In 1999 these happenings were rebranded as "Mod Club" nights, which were held Thursdays at the Toronto nightclub, Lava Lounge.[9] Due to the popularity of these shows, Holmes and partner, Bobbi Guy (a fellow British-expat who managed the Toronto record store Sam the Record Man,) added Mod Club shows on Saturdays at the nightclub Revival, which was situated in a former Baptist church.[10] Attendees of these club nights dressed in mod-inspired fashions.[9] Mod Club nights incorporated R&B, funk and soul music from the 1960s, music from the mod revival scenes of the 1970s and 1980s as well as 1990s Britpop.[9][5]

In 2002 Holmes and Guy established the Mod Club Theatre in a venue that was previously a pool hall called Corner Pocket.[1] Holmes convinced the venue's owner, Bruno Sinopoli, to convert it into a nightclub venue.[1] Holmes deejayed at the club under the name DJ MRK and from 2003 to 2007 his Thursday night shows were broadcast live from 102.1 The Edge.[1]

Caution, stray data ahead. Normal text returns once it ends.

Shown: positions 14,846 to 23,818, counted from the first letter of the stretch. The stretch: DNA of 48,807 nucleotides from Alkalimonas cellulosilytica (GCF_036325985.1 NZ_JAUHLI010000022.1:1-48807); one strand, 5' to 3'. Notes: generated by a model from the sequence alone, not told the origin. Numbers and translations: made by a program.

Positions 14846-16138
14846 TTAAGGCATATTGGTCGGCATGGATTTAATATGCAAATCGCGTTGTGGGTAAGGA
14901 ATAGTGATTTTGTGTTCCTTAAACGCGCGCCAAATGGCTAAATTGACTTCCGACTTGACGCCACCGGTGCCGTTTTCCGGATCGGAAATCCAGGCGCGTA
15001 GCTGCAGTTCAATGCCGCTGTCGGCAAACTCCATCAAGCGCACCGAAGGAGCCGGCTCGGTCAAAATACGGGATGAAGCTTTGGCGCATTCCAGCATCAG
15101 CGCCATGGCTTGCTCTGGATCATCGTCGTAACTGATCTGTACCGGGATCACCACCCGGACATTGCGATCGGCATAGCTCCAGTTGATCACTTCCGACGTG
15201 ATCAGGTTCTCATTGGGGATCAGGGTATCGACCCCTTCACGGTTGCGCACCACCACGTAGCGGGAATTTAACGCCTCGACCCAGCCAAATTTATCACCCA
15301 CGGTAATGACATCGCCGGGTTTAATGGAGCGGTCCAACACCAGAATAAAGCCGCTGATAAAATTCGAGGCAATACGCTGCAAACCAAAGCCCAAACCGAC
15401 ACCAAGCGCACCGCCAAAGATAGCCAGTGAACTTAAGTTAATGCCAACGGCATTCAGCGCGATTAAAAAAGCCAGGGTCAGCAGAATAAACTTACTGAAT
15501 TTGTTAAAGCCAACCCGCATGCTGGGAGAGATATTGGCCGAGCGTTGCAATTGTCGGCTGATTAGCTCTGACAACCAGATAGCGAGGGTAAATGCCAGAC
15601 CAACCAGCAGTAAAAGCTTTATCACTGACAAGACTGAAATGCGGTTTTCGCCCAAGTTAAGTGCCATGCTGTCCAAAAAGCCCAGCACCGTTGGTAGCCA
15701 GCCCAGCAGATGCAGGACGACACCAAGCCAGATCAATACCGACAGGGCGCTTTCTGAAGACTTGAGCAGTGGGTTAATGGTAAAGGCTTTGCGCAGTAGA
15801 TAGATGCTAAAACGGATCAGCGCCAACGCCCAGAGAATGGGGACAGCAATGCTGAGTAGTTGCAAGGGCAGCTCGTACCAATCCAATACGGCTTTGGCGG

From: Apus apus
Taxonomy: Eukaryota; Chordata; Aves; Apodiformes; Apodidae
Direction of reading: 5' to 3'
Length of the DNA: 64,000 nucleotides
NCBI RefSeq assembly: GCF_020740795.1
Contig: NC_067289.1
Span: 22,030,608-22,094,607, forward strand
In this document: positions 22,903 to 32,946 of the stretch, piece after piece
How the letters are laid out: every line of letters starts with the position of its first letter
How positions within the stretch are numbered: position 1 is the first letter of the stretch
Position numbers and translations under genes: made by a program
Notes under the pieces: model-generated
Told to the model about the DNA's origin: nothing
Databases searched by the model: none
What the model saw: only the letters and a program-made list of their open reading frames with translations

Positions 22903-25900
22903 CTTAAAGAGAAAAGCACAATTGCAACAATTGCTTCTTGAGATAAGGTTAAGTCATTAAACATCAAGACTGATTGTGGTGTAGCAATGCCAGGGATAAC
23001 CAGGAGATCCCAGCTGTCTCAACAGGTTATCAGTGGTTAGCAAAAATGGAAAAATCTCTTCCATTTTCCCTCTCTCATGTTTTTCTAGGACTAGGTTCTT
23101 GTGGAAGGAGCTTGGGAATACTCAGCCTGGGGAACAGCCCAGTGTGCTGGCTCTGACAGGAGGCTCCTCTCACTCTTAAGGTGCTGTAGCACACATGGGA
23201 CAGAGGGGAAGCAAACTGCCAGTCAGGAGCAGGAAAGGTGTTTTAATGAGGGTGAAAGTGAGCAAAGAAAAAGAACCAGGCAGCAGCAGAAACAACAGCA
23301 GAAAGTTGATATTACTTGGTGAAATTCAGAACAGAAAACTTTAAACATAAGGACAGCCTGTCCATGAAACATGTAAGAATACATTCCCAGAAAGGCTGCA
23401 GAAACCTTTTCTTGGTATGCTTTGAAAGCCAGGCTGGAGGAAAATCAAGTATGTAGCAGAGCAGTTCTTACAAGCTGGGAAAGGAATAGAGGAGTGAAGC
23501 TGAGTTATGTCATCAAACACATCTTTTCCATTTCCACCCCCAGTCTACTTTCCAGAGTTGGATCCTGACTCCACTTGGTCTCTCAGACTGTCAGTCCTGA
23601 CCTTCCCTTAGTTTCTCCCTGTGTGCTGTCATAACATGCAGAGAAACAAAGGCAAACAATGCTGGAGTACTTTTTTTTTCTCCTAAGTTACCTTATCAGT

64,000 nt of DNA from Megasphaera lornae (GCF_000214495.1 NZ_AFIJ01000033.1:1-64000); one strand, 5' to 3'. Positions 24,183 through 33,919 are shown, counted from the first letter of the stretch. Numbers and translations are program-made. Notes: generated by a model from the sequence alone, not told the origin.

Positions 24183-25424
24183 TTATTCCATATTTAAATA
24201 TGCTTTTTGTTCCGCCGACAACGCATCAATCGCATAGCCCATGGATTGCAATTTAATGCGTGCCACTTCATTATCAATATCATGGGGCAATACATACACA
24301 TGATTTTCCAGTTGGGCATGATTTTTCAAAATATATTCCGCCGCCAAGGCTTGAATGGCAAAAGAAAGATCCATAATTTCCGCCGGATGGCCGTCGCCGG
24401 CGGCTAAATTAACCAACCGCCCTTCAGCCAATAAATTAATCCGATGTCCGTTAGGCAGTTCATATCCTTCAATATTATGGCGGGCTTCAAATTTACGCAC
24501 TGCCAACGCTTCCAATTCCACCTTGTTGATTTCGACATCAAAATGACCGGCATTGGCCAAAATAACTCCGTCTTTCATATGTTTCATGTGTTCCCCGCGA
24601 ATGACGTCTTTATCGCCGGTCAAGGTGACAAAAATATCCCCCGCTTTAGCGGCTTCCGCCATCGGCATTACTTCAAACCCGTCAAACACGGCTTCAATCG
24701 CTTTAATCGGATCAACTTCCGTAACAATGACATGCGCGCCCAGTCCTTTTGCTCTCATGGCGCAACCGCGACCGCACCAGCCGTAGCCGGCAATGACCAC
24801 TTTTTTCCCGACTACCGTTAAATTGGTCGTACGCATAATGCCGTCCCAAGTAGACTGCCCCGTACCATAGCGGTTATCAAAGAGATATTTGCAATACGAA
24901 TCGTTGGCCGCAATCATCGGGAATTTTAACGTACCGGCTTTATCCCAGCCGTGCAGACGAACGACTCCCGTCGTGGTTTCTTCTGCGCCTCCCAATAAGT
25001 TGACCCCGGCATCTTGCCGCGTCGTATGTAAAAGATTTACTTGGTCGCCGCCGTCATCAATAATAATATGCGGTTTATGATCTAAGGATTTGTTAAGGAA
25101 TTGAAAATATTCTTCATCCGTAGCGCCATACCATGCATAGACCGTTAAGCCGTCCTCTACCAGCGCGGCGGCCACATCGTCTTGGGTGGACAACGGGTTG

The venue opened with a focus on British musical artists and hosted live performances by artists such as Amy Winehouse, Muse, New Order and Keane.[1] Other performers that played at the club included The Killers, Metric, Calvin Harris, The Lumineers, Sia, John Mayer, Florence + the Machine, Cypress Hill, Yukon Blonde, Noel Gallagher's High Flying Birds and Lana Del Rey.[4][11] The Weeknd referred to the nightclub as "the stage that changed my life," having performed his first live concert there in 2011.[11]

The Mod Club came to an end in 2020, having been financially affected by COVID-19 lockdowns.[1] The concert venue reopened under the name The Axis Club in late 2021.[2]


  1. ^ a b c d e f g h i Ship, Jesse (November 7, 2020). "The Mod Club becomes the latest live music venue in Toronto to permanently shut down". BlogTO. ZoomerMedia. Retrieved May 26, 2022.
  2. ^ a b Wheeler, Brad (November 11, 2021). "Toronto's revitalized live music scene leans on the past and on a new venue called History". Globe and Mail. Toronto, Ontario, Canada. Retrieved May 26, 2022.